However, Henry Okello Oryem, minister of state in charge of international affairs, dismissed the allegations.
“The allegations in [a] UN leaked report are rubbish. We can’t be derailed from this process. We have the moral authority to chair the talks between the DRC and M23 leaders,” Okello Oryem told IRIN.
|The allegations are rubbish. We can’t be derailed from this process. We have the moral authority to chair the talks between the DRC and M23 leaders – Ugandan Foreign Minister|
“There are some people who have malicious intentions to malign us. Uganda remains fully committed to spearhead the regional efforts to ensure security and stability in eastern DRC is achieved,” he said.
The ICGLR meeting agreed to form a 4,000 strong neutral international force to hunt down armed groups in eastern DRC. Tanzania has agreed to contribute one battalion.
But the International Crisis Group (ICG) in its October report called for a UN-negotiated settlement between the Congolese authorities and M23.
Sticking plaster solutions
“Any attempts to solve the problem of DRC can’t be external. The external measure is just bandaging the wound. DRC is a weak state. Attempts should be made to strengthen DRC to have functional institutions. It should be helped to build a credible and capable army to defend its territory,” said Kampala lawyer Opiyo.
“I think the continent now has institutions and systems for conflict resolution like the African Union and Intergovernmental Authority on Development who should take up the mantle and commit to a peaceful resolution of conflicts. Military approaches have been tried and are ongoing but with no end in sight. As a conflict analyst, I can attest that peaceful solutions pay a better peace dividend,” Makerere University’s Oola told IRIN.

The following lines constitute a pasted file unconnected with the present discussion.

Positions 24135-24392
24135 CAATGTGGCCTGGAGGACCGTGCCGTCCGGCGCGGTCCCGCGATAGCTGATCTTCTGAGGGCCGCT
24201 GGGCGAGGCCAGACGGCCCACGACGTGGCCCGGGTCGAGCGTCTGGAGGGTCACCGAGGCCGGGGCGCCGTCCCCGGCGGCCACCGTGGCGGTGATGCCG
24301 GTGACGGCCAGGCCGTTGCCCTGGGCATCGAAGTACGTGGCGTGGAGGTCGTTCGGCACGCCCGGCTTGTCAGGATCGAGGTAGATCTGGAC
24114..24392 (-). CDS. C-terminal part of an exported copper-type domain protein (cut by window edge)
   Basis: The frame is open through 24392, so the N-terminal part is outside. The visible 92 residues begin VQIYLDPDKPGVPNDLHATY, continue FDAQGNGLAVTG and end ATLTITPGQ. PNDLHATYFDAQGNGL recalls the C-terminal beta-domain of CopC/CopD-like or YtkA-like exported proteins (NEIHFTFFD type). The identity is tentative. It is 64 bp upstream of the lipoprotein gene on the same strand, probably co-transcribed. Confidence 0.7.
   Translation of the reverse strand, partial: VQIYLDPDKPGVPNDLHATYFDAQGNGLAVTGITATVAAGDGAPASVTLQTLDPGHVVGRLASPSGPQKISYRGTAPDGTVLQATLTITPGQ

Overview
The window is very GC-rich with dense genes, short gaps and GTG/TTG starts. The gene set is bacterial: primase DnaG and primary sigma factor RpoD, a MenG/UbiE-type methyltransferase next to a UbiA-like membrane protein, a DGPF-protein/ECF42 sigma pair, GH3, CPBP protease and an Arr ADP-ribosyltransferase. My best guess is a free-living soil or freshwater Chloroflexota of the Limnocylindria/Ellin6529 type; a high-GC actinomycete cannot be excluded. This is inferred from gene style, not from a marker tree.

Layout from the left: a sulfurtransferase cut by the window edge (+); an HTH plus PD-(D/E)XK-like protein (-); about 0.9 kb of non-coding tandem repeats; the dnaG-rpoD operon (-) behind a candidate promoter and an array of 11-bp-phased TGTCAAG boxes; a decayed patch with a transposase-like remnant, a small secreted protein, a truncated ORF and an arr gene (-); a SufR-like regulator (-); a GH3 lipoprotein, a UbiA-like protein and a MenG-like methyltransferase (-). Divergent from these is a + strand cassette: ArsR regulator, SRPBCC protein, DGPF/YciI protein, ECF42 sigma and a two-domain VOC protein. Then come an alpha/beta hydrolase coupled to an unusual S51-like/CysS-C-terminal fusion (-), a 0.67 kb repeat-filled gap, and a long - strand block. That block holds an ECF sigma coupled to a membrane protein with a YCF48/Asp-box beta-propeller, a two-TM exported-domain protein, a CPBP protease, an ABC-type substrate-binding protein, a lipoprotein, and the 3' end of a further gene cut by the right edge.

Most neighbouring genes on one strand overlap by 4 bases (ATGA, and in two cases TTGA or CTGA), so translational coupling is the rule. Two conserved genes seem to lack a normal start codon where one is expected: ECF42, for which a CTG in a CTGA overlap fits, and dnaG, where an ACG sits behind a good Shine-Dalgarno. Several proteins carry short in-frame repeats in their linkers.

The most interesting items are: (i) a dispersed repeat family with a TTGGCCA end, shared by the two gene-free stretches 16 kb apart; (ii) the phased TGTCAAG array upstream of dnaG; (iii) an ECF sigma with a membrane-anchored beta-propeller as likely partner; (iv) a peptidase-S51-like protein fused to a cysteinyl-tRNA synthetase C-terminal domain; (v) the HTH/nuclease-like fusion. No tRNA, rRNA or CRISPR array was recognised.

Uganda has a high stake in the stability of all its neighbouring states, because regional conflict affects Uganda, just as conflict within Uganda affects its neighbours.
“So long as certain groups within the Congo feel excluded, marginalized, exploited and oppressed, there can be no peace and stability in the DRC. Until, this internal cohesion is achieved, outside actors and multinationals interested in exploiting their resources will keep on fuelling the mess, and conflicts will continue,” said Oola.
This article was produced by IRIN News while it was part of the United Nations Office for the Coordination of Humanitarian Affairs. Please send queries on copyright or liability to the UN. For more information: https://shop.un.org/rights-permissions
Help make quality journalism about crises possible
The New Humanitarian is an independent, non-profit newsroom founded in 1995. We deliver quality, reliable journalism about crises and big issues impacting the world today. Our reporting on humanitarian aid has uncovered sex scandals, scams, data breaches, corruption, and much more.
Our readers trust us to hold power in the multi-billion-dollar aid sector accountable and to amplify the voices of those impacted by crises. We’re on the ground, reporting from the front lines, to bring you the inside story.
We keep our journalism free – no paywalls – thanks to the support of donors and readers like you who believe we need more independent journalism in the world. Your contribution means we can continue delivering award-winning journalism about crises. Become a member of The New Humanitarian today.